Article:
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DSEI - have we done it the wrong way?

strategist | 08.09.2003 23:14 | DSEi 2003 | Anti-militarism | Repression | Social Struggles | London | World

I'm thinking we should have done all the serious blockading during the setting up process not after all the traders and weapons are already safely inside.

Inside here you can buy anything from a bullet -
Inside here you can buy anything from a bullet -

to a battleship
to a battleship

I sneaked a look at the Excel centre from the other side of the dock this evening and even at 7pm the area was still swarming with pigs. One of them in an inflatable boat in the water clocked me from the far side of the dock almost as soon as I took the camera out of my pocket and I had to cycle away slowly in a non-dodgy manner, pretending to be just an interested local on a bike.

Seeing the huge hotel right next door to the Excel complex made me realise that all the bloody exhibitors are already tucked up there safe and sound for the duration probably having finished neatly laying out their bloody wares on the stands ready for the bloody punters who are probably also staying in the same hotel. So in fact there are likely to be very few people or goods entering the sealed off complex on Tues and Weds and the effect therefore of protests and blockades on the outside may well be negligible especially considering the insane level of policing. Next time - and yes there will be more of these vile events for years to come - we really need to concentrate on blockading the setting up process for the whole of the week before. There being only a few roads leading to the centre makes it easy for the cops to keep us out but in the same way it should have made it easy for us to keep the exhibitors vehicles out if we'd been more pro-active last week. Consider how relatively easy it is to block the path of large vans, artics and low-loaders carrying tanks and artillery etc. Being so cumbersome, they can't just nip up and over the pavement like people can. Setting up exhibitions as large as this involves the exhibitors working very long and stressful days and having all their deadly toys held up in a traffic jam outside would send their stress levels through the roof and having had to work longer and harder than anticipated they'd therefore be less able to slime their way into the pockets of all the perusing dictators etc.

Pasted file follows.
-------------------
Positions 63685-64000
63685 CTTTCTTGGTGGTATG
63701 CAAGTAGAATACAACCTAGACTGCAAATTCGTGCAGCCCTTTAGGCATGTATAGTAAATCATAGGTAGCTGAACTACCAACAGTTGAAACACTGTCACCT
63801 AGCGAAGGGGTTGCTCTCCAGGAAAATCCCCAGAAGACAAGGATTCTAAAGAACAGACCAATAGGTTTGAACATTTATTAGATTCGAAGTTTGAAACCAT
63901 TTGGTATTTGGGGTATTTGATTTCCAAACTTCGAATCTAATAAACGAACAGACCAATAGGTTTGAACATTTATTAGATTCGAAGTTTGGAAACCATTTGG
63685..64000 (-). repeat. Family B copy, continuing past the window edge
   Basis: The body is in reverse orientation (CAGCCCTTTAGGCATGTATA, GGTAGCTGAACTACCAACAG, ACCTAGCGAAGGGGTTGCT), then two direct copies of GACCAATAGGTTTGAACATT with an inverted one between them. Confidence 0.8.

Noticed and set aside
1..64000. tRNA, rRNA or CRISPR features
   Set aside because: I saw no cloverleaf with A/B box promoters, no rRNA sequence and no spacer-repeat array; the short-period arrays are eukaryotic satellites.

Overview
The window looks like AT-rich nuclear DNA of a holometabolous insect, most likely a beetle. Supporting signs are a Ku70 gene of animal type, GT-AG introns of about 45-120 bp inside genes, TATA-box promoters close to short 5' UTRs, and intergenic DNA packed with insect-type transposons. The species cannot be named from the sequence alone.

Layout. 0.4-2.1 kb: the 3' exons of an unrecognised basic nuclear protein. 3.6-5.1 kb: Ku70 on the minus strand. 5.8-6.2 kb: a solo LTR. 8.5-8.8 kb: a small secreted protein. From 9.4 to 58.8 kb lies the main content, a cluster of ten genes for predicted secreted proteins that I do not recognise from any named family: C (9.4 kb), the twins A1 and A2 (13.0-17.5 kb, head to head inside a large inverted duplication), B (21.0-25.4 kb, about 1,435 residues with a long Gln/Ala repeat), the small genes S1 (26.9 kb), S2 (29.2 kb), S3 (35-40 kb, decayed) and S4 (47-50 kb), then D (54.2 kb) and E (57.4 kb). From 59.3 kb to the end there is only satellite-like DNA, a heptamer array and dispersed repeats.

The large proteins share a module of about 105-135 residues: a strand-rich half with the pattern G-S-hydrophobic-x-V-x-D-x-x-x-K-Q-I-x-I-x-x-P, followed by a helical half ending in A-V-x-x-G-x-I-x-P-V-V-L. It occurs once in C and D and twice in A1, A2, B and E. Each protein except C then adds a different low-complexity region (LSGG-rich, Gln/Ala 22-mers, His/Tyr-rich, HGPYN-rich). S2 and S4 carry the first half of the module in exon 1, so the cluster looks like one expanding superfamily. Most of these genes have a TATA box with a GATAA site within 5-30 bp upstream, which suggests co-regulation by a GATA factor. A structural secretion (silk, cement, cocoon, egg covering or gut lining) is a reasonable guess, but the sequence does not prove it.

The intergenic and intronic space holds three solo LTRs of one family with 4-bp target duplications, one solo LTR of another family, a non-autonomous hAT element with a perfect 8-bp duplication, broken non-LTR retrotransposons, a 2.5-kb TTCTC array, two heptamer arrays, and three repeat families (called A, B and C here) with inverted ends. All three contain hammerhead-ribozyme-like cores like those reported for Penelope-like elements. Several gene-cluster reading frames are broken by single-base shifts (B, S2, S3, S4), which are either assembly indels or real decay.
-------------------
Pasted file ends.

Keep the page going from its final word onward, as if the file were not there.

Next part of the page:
I know this is all very well for me to be be coming out with criticism the evening before the main protest kicks off but in future we really need to be thinking about how to make anti-arms trade actions effective rather than purely symbolic which is all that yet another street party is likely to be. What do others think of this as a strategy for the future?



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pay attention

09.09.2003 07:23

people blockaded the excel last week. water borne actions have taken place over the weekend. and many actions have taken place around the country. what more do you fucking expect.
also, with 20,000 plus exhibitors and delegates, not counting security etc, those two hotels fall well short of being able to accomodate everyone involved. a list of 24 hotel can be found at .

nobody in particular

Only 40 people blockaded the exhibition!

09.09.2003 09:10

Only 40 people blockaded the exhibition which is fuck all. Where we went wrong though was in not advertising the actions well enough! We should have amde sure that it was anounced on every website message board in Europe and printed and distributed millions of leaflets advertising the actions. We need at least 30,000 people at Excel today and tommorrow is we are to have any hope at all of shutting down the exhibition. I'm am afraid though that we will only get around 4000 people at the most due to poor advertising of this event.


Small affinity group actions vs mass public 'actions'

09.09.2003 09:37

The 40 people that blocked excel last monday caused major distruption for over two hours and maintained a significant anoyance for over 6 hours. It worked BECAUSE it was a small and unpublicised action planned in private. It would NOT have worked if it had been widely and openly publicised.